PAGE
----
Sometime in the lost black middle of the night Gwyn peeps and I stagger from my own bed into hers. The covers have slid down to her feet. I extract the stuffed menagerie and tuck us both in—I wrap us in this warmth that keeps the frosty night at bay. Gwyn’s body is a breathing comma. She returns to dark sleep.
For the minute or two of consciousness before I join her there, the soft rise and fall of her back presses up against me. She’s all heat. During the day she flings her energy about by jumping and talking and making dozens of paper dolls, but at night that energy silently radiates. I soak in her heat. It expands into the cave of our covers. In this vast frozen night, in this world of biting deadly cold, Gwyn’s heat is God’s heat. Or God’s heat is what we generate together, a refuge of silent, pulsing life. Continue reading
Five hours into our week-long family vacation, Gwyn said, “I want to go home!” This wasn’t a new refrain. When she’s excessively tired or hungry, she sometimes says it when we’re at home, bustling around the kitchen or getting ready for bed. Emily and I have speculated that “home” is a pre-birth memory for Gwyn, and today received confirmation. “Let’s play I’m home in Nanny’s womb,” Gwyn said to Emily this morning as she crawled under the covers.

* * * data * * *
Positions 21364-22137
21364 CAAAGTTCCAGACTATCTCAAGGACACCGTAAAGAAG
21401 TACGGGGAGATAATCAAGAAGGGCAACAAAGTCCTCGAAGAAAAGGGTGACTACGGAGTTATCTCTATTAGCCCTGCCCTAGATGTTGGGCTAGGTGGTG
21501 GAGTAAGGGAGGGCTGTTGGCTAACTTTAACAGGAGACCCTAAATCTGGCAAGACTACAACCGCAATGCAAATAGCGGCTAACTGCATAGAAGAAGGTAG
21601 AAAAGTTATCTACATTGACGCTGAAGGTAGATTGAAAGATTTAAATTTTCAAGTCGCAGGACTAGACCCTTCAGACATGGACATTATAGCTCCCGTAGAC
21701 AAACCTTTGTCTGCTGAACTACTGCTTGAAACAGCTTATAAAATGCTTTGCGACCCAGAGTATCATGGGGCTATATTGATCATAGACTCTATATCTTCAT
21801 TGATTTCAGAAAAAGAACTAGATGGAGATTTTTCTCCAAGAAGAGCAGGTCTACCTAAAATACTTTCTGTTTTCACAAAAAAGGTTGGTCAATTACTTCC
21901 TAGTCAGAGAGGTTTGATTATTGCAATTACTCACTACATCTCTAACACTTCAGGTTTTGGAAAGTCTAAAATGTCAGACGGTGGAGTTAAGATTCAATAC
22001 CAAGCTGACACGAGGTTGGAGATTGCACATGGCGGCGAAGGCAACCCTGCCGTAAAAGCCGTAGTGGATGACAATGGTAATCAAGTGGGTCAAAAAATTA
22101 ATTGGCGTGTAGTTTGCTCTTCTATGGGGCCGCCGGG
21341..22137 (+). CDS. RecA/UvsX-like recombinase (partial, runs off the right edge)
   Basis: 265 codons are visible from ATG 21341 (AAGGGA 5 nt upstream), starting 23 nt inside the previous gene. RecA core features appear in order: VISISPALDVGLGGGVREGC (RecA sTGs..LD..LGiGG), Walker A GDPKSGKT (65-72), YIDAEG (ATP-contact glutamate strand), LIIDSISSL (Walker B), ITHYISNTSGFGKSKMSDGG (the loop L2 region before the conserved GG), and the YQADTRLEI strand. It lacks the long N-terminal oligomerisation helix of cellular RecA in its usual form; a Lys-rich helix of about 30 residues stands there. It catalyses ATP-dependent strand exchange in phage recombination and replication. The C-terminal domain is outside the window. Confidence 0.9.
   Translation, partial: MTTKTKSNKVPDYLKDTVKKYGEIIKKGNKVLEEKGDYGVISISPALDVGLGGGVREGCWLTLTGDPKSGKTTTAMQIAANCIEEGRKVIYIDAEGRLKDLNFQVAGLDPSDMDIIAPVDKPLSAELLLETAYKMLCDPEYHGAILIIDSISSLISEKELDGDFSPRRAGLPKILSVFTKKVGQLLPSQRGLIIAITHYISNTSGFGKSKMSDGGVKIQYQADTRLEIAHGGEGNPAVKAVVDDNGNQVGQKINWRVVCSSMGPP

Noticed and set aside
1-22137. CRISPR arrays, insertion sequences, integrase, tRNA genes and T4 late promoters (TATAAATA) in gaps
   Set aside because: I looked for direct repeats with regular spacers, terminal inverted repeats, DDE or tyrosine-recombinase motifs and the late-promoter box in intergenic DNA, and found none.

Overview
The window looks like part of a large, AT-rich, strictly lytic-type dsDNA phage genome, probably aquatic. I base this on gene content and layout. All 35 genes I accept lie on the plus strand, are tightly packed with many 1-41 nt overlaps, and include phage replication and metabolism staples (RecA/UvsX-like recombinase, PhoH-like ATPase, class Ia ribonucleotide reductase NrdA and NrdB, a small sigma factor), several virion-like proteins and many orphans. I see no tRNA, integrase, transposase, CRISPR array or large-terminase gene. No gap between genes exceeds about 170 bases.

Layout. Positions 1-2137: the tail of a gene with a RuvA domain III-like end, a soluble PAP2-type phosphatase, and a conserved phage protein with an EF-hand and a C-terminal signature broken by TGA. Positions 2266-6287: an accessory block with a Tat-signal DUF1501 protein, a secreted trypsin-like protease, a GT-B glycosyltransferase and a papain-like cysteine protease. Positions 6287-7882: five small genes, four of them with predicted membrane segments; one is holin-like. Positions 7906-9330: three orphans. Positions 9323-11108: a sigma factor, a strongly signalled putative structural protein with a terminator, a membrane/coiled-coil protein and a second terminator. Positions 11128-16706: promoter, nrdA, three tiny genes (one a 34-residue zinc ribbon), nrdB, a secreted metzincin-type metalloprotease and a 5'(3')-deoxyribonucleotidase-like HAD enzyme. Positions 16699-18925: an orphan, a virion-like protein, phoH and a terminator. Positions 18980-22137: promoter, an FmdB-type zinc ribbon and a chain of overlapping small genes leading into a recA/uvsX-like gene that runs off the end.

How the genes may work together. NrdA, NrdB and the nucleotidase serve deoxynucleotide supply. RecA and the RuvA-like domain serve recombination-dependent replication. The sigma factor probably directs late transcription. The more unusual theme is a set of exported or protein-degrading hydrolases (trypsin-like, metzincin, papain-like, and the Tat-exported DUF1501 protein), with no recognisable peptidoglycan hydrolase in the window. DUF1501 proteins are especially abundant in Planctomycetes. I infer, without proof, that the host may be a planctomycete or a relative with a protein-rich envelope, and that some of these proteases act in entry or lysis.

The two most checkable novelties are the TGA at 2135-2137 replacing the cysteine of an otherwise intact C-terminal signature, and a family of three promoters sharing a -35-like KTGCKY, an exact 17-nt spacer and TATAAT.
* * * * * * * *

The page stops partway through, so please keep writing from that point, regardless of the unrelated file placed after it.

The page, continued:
In short order she was born once more.
Nanny is Gwyn’s biological mother. That Gwyn remembers her womb so viscerally, so fondly, feels miraculous. At firs Annie didn’t want a baby inside her although she came to care for it responsibly and with love beyond her years. Perhaps, though, it wasn’t Annie so much as God who made a home for Gwyn before this one, wrapping her in warm water and sending her a steady stream of nutrients. Perhaps the home Gwyn remembers is pre-womb, even, a place of origins and ends, what Christians call heaven. I like to think Gwyn remembers being immersed in God.
Regardless, at the core of her being Gwyn knows home. She knows complete comfort, complete unity, somewhere, somehow. I like to think we all do, although most of us have lost our conscious awareness.
This, I believe is the foundation of Gwyn’s spiritual life, and everyone’s: A memory of home. Her journey as a human being is both away from this home and towards it. The more she draws from this source, pulling divinity forward into her being, containing in her body the love of her origin, the more she will grow in spirit. Over and over she will be born. –Elizabeth Jarrett Andrew